HRM320 Case Court Reporting

$4.75

HRM320 Case Court Reporting
Case Court Reporting is a private court reporting company, which provides certified…

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HRM320 Case Court Reporting

HRM320 Case Court Reporting

Discussions Week 5 All Students Posts 38 Pages 

Case Court Reporting is a private court reporting company, which provides certified court reporters to law firms to take testimony in depositions and arbitration hearings, as well as providing “closed captioning” to local television stations for their community-based programming. Case Court Reporting (CCR) has 37 employees.

One of CCR’s court reporters is Hanna Holy, a devout Christian who will not use everyday swear words because of her religious belief, they take God’s name in vain. Hanna is a fast and accurate court reporter, but if a witness or lawyer uses swear words in any deposition or hearing she is reporting, she omits the offensive words. For example, when a witness said, “Hell, no, I don’t give a damn what he does,” Hanna typed, “Heck no, I don’t give a darn what he does.” When the law firm that ordered the transcript objected, Hanna’s “correction” was “H—, no, I don’t give a d—- what he does.” The law firm complained again, and the transcript had to be revised again (to state the original testimony) by another court reporter in the office who did not have Hanna’s sensibilities.

The office manager at CCR is Dale Dabbler, who recently proclaimed her conversion to Wicca-ism. In connection with her worship of several deities associated with her new beliefs, she believes she should be entitled to burn a candle in her office every afternoon, and carry a picture of one of the deities on her at all times, on a necklace that dangles from her neck.CCR does not believe it should be required to accommodate either Hanna or Dale’s religious practices on the job.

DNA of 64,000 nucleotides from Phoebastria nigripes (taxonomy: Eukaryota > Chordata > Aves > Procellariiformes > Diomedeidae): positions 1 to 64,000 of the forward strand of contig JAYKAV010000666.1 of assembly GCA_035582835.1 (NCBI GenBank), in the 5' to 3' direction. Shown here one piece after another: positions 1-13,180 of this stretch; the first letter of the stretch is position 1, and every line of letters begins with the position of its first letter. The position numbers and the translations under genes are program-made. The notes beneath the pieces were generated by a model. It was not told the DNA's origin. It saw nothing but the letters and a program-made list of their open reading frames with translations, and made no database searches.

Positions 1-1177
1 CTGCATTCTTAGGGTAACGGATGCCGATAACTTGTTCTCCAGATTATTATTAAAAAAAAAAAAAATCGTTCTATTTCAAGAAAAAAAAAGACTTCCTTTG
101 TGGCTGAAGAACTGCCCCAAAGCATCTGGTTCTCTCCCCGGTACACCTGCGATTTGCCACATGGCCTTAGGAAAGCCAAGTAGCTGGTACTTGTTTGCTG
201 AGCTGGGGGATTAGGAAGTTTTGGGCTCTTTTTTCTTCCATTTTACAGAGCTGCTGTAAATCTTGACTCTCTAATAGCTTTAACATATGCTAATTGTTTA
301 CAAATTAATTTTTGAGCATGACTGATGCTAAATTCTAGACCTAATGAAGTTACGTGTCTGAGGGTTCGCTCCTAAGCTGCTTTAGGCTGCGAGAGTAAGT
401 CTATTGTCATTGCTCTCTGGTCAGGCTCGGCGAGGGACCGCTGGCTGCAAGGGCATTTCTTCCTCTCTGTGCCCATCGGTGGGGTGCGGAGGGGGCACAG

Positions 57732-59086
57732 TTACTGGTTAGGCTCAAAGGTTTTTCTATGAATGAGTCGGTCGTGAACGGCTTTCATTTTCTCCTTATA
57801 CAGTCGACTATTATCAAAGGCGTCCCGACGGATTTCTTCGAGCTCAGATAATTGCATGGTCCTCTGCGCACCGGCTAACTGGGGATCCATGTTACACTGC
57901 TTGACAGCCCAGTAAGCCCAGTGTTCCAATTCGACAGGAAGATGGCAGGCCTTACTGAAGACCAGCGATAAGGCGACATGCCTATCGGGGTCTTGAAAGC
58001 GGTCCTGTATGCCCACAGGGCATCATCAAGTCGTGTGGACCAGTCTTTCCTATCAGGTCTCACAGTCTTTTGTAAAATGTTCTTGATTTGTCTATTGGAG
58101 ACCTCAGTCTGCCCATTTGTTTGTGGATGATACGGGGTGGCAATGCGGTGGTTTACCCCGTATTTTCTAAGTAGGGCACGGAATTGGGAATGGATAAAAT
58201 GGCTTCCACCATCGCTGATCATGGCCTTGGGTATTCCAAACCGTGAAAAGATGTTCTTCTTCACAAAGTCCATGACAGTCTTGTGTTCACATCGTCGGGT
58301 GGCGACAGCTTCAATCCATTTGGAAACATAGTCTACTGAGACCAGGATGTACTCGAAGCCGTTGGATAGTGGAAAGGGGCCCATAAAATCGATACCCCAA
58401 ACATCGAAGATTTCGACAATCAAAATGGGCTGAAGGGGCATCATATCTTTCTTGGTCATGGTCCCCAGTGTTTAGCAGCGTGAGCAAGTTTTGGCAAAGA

Due to a decline in the court reporting industry, CCR believes it must lay off about 10 of its court reporters. If layoffs are based on seniority, most of the youngest court reporters will be laid off. If the layoffs are based on skill level, which in court reporting is measured by the speed and accuracy at which someone can transcribe, most of the layoffs will be among CCR’s oldest employees, those aged 45 or older. One possible solution CCR is considering is offering an “early retirement package” to all employees aged 50 or older, under which they would receive a generous cash incentive to take retirement. For those not sufficiently induced, the company would require that they be transferred to in-office transcription of other court reporter’s notes, rather than continuing to be sent out to law firms for depositions and arbitration hearings.

Mary Sunshine, age 59, was dismissed last year as a court reporter for CCR, at a time when she was earning the highest pay and benefits of any reporter in the company. She was not given a reason for her dismissal, and was replaced by Ginny Fox, age 41, who was paid substantially less. After Mary made a complaint with the EEOC over her dismissal, CCR discovered that during her tenure as an employee, Mary had stolen office supplies valued at several hundred dollars.  As the HR director at CCR, what problems can you identify?…